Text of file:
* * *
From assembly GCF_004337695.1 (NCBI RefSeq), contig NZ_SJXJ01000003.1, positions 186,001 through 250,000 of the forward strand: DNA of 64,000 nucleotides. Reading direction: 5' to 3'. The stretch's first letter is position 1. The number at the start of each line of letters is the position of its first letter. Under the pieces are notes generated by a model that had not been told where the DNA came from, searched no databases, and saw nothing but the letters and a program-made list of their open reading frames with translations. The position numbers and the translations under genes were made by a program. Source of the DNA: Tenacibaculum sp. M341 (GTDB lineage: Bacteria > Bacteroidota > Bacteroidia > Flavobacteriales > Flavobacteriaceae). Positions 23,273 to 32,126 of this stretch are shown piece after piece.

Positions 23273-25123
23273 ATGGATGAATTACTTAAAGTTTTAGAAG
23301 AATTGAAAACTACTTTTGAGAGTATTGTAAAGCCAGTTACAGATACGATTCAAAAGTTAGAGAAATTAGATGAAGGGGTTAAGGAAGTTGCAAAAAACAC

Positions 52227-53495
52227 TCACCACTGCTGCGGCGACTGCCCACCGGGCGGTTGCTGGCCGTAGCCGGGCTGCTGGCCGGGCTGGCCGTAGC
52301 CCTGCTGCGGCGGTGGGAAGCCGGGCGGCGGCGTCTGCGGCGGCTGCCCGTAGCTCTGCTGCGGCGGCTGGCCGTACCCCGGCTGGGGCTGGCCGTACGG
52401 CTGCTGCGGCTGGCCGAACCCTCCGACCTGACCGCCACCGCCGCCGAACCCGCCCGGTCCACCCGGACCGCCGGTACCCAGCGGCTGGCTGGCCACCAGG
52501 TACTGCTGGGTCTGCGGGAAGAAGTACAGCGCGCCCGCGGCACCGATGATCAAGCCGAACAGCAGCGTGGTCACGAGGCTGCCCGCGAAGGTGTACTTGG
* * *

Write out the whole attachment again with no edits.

From assembly GCF_004337695.1 (NCBI RefSeq), contig NZ_SJXJ01000003.1, positions 186,001 through 250,000 of the forward strand: DNA of 64,000 nucleotides. Reading direction: 5' to 3'. The stretch's first letter is position 1. The number at the start of each line of letters is the position of its first letter. Under the pieces are notes generated by a model that had not been told where the DNA came from, searched no databases, and saw nothing but the letters and a program-made list of their open reading frames with translations. The position numbers and the translations under genes were made by a program. Source of the DNA: Tenacibaculum sp. M341 (GTDB lineage: Bacteria > Bacteroidota > Bacteroidia > Flavobacteriales > Flavobacteriaceae). Positions 23,273 to 32,126 of this stretch are shown piece after piece.

Positions 23273-25123
23273 ATGGATGAATTACTTAAAGTTTTAGAAG
23301 AATTGAAAACTACTTTTGAGAGTATTGTAAAGCCAGTTACAGATACGATTCAAAAGTTAGAGAAATTAGATGAAGGGGTTAAGGAAGTTGCAAAAAACAC

Positions 52227-53495
52227 TCACCACTGCTGCGGCGACTGCCCACCGGGCGGTTGCTGGCCGTAGCCGGGCTGCTGGCCGGGCTGGCCGTAGC
52301 CCTGCTGCGGCGGTGGGAAGCCGGGCGGCGGCGTCTGCGGCGGCTGCCCGTAGCTCTGCTGCGGCGGCTGGCCGTACCCCGGCTGGGGCTGGCCGTACGG
52401 CTGCTGCGGCTGGCCGAACCCTCCGACCTGACCGCCACCGCCGCCGAACCCGCCCGGTCCACCCGGACCGCCGGTACCCAGCGGCTGGCTGGCCACCAGG
52501 TACTGCTGGGTCTGCGGGAAGAAGTACAGCGCGCCCGCGGCACCGATGATCAAGCCGAACAGCAGCGTGGTCACGAGGCTGCCCGCGAAGGTGTACTTGG